The Yakima Basin "Wood Fiesta" Helicopter Aquatic Restoration project is a multi-watershed collaborative effort aimed at enhancing aquatic habitat in remote watersheds that have been greatly altered by past management practices. Large wood will be placed in stream and on the floodplain of seven Yakima River tributaries using a helicopter to improve habitat for native fish species. The projects are located in remote areas where terrain and or vegetation limits the use of ground-based equipment to place large wood. More information on these projects and associated temporar
The Chewuch River Mile 10 Fish Habitat Enhancement Project (RM10), improves stream complexity by improving available instream habitat, increasing side channel and off channel habitat, and stabalizing eroding banks. The RM10 project encompasses 0.85 miles of river length and provides benefits to spring chinook, Upper Columbia steelhead and bull trout, as well as providing habitat for resident fish species.
The Sunnyslope Side Channel Project is located on the Wenatchee River at RM (river mile) 1.4. This excavated side channel is approximately 1,350 feet in length. It is connected to a natural side channel of the Wenatchee River at the upstream end and flows into the mainstem of the Wenatchee River at the downstream end. This project is aimed at creating a groundwater fed side channel with an upstream connection during high flows (approximately 7,000 cfs or greater).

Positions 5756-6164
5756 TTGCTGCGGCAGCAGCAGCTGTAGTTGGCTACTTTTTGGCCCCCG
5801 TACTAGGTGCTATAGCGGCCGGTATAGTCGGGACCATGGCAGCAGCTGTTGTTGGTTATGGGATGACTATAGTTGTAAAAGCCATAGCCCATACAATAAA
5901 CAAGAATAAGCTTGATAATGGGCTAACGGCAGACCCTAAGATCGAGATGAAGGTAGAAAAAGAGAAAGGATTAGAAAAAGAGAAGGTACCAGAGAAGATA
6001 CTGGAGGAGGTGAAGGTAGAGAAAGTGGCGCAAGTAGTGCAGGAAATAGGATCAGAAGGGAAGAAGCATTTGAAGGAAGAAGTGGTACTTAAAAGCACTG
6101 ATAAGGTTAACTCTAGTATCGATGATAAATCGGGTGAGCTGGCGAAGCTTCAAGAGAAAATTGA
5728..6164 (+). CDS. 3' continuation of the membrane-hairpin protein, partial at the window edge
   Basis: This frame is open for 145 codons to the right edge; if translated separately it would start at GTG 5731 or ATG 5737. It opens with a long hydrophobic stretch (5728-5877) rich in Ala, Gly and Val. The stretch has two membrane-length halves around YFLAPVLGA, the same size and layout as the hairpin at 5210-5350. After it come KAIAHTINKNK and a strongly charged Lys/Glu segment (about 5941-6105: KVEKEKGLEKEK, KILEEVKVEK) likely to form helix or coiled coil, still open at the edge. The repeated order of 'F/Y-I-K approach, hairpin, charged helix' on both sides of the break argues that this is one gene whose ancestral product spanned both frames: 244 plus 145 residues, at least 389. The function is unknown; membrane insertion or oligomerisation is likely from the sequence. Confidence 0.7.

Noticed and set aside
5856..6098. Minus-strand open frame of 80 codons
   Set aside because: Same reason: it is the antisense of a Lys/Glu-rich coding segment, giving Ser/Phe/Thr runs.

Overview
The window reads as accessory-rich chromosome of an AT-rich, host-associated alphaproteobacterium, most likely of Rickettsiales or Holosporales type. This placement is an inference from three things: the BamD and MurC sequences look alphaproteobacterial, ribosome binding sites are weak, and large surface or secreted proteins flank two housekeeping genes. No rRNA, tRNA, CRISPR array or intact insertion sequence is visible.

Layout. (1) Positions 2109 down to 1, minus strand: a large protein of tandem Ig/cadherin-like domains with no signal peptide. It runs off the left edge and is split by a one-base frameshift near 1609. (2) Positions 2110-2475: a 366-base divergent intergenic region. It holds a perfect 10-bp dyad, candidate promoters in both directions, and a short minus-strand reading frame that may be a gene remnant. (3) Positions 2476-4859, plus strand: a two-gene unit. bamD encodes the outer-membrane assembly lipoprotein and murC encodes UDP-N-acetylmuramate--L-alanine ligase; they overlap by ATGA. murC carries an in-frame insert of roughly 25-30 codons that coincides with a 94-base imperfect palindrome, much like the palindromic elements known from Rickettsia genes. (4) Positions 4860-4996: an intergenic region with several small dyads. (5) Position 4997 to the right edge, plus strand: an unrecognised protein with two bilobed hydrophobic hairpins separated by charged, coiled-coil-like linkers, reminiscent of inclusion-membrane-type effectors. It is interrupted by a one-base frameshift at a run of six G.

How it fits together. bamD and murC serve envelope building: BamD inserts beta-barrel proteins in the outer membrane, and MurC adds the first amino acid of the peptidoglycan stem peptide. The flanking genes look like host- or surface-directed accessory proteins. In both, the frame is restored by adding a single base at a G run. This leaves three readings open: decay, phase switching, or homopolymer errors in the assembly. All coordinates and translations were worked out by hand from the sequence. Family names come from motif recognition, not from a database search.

To restore sustainable and harvestable populations of salmon, steelhead, and other at-risk species, the YKFP is evaluating all stocks historically present in the Yakima and Klickitat Subbasins and, using principles of adaptive management, is applying a combination of habitat protection and restoration, as well as hatchery supplementation or reintroduction strategies to address limiting factors.
Dramatic declines in the abundance of anadromous Pacific salmonids have occurred over the last century in the Columbia River basin. Population declines followed harvest, hydrosystem and watershed development, habitat loss and degradation, and reduced survival in freshwater, estuary, and marine environments. These declines are accompanied by greatly reduced levels of natural production due to an array of anthropogenic factors.
Enhance instream habitat and water quality to benefit Middle Columbia steelhead and spring Chinook at three priority sites totaling 0.29 cumulative river miles. Work will involve reshaping and replanting 0.62 miles (cumulative) of bank and 2.1 acres of floodplain.